One of the many elements in the design of the commission quilt I’m working is a purple martin house. This image was sent to me by the people who have requested the quilts and plays a part in their family story.
Heres how I translated the birdhouse image into fabric.
Using the Photo Shop Elements program on my computer, I converted the photo into a black and white image, enhanced the contrast, and sized it to measure about 1.25″ wide by 1.5″ high.
After it was saved as a jpeg, I printed it on paper and colored in the areas that will be green fabric. This becomes the pattern for the birdhouse.
The first step in transfering the green shape to fused fabric is to trace it on to silicone release paper or parchment paper with a black marker.
The drawn or ink side of the paper is placed on to the glue or fused side of the green fabric.
The paper is ironed into place with a hot iron.
After cooling, the paper is removed. See how the lines transfer to the fabric? This method of transfering shapes to fused fabric is so easy and fast. Try it at home!
More on making the bird house soon.
Usually I’m making small art quilts all the time. But since early January, I’ve only worked on one project. Why only one project? Because the one project occupying all my time is a commission quilt. Or rather, three commission quilts.
A lovely family has requested three panels measuring about 32″ x 48″ that tell stories about their family and places dear to their hearts. Here you see the sketches and color swatches submitted for the commissioned pieces. In the process of making these three panels, I’ve learned new methods of constructing a fused art quilt and how to translate other people’s stories into fabric.
I’ve also learned that documenting the creation of a work of art, hampers the creation of that art. So I’ve taken very few photos of the panels in process. But there are a few things I can share with you. Like how to make a purple martin house. Get your fused fabrics ready and stay tuned!
Studio Clean Up Time: Before
I’m back in the studio for a few weeks and have to remind myself to practice good habits. Those habits seem to go out the window when I’m on the road. Good habits like brushing and flossing, eating right, and most importantly, looking both ways before crossing a street.
How to form that good habit? By repetition! (Or by getting hit by a car.)
Studio Clean Up Time: After
Here are a few life saving habits I practice when making art in my studio.They are the reason I am here today:
- Closing the rotary cutter blades after cutting,
- Turning off my iron when not in use,
- Cleaning up the studio after each project,
- Avoiding fabric sales at quilt shops,
- And, my favorite, setting aside time to play.
Anything else I should be doing?
Happy Earth Day! In celebration I’d like to show you three ways to reuse all those plastic containers we encounter every day and how to use them in your studio. My geraniums came in these cute little baskets (above) from a gardening store. Perfect for thread storage, fat quarters, or sewing tools.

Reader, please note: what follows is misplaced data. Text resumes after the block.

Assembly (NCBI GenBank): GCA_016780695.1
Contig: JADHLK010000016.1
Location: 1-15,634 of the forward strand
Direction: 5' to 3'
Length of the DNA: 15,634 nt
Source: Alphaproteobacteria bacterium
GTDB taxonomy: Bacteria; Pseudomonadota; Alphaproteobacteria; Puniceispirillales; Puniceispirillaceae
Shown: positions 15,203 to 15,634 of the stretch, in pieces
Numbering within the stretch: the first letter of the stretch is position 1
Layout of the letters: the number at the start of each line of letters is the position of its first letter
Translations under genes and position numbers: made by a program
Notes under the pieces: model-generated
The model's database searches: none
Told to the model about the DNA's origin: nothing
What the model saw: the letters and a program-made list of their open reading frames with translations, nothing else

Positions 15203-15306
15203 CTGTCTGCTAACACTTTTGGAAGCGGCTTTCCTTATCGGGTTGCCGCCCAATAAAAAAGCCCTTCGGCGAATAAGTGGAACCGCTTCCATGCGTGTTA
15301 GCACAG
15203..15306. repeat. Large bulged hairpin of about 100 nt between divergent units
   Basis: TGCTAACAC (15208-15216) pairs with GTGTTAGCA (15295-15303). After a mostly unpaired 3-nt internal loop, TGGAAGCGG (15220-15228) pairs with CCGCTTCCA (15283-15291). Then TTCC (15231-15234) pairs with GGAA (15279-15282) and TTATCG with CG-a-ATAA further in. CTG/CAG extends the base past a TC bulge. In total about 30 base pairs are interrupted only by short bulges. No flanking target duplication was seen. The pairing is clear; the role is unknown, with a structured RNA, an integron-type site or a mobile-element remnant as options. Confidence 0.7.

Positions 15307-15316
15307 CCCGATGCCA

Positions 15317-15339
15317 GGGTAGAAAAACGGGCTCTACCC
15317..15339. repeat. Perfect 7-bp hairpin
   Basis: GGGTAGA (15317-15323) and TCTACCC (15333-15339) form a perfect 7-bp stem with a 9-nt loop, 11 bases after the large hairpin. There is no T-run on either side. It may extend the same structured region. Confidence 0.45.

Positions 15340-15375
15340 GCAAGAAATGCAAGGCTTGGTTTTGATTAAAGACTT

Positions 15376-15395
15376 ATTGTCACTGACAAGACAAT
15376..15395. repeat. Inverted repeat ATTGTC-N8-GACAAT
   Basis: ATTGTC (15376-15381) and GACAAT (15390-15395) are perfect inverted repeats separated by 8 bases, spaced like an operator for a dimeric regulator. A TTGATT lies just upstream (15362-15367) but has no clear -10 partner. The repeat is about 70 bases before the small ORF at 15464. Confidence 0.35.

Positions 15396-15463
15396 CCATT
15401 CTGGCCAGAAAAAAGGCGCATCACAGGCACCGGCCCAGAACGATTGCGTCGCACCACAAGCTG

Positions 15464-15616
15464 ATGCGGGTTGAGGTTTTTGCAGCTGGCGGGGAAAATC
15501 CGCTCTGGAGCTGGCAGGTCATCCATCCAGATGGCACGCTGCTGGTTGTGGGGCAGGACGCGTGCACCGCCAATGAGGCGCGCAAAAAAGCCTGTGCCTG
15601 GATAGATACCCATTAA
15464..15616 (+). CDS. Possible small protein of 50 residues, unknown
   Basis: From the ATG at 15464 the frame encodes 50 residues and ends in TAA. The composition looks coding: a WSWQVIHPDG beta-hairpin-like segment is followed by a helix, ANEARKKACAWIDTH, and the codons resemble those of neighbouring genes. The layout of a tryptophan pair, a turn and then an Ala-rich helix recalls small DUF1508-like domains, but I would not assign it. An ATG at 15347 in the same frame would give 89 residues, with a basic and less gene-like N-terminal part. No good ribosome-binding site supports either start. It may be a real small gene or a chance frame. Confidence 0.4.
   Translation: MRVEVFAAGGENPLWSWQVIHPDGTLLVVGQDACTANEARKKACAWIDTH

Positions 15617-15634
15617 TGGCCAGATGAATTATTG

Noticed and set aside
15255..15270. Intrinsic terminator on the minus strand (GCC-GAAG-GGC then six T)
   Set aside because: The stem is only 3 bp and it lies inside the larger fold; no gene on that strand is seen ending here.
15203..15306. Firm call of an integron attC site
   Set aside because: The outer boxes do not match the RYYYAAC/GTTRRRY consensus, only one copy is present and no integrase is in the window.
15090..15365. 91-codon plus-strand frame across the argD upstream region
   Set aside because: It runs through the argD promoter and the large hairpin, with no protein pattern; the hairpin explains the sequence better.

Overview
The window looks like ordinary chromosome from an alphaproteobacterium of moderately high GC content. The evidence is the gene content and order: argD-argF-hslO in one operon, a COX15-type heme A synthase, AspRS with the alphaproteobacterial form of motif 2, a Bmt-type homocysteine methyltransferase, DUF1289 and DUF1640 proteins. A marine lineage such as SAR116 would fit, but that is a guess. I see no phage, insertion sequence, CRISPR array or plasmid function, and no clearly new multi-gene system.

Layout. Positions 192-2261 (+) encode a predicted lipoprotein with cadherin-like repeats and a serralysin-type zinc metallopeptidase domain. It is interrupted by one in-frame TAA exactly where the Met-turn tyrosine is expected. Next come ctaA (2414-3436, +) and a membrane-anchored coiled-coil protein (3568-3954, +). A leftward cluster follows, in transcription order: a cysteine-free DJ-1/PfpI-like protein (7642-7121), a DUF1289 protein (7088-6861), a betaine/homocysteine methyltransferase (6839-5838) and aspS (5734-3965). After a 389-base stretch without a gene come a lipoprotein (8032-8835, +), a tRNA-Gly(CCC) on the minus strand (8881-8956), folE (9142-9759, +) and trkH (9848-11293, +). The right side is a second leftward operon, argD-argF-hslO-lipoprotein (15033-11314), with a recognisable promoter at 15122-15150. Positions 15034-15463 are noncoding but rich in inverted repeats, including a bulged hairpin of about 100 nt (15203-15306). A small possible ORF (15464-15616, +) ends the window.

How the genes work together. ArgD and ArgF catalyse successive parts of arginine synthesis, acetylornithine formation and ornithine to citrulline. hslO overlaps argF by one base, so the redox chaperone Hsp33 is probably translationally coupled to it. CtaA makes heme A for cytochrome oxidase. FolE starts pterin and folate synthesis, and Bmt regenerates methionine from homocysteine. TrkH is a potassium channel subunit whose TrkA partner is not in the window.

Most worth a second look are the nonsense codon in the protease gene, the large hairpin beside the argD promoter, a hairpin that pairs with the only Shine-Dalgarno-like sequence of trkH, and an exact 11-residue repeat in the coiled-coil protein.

The flowers from this plastic planter are long gone but I’ve been using a set of these for dyeing for years.
And here is why drinking orange juice can pay off. Not only do you get lots of vitamin C but a container for your dyes as well. Any other ideas? I’d love to hear them.
And just so you know. This post was also recycled from years ago.
Young Corn (1931) by Grant Wood at the Art Institute of Chicago
Here is Illinois the weather has been unusually sunny, warm, and very Spring-like. Now as a hardy mid-westerner I know this can not last. But as an optimist, I can image it lasting forever. And that is why I love this painting by Grant Wood called Young Corn. It is a lovely ode to the promise of the greening of Spring.
Which leads me to collecting this set of green fabrics. It’s time to construct something fresh with lots of green fields and the promise of Spring. Wonder what it will be.
In the olden days, I hated the dark months of winter. Where was the sunshine, the greenery, the warmth of the great outdoors? But not any more. Now I treasure the quiet days of winter.
My favorite days are the days when I’m snowed in and dare not leave the house. On those days (after shoveling the walks, ha!) I play in my studio and make new art work.
The quiet is an opportunity to exercise my art making brain. The challenge of improvising a design from fused fabric scraps keeps me warm.
It’s also a time for me to reflect on what it’s like to be one of my students. In several of my classes I demand that they make up a design on the spot. “This is hard!” they say.
I know. I have the same problem. But like any exercise, it is worth it in the end.Save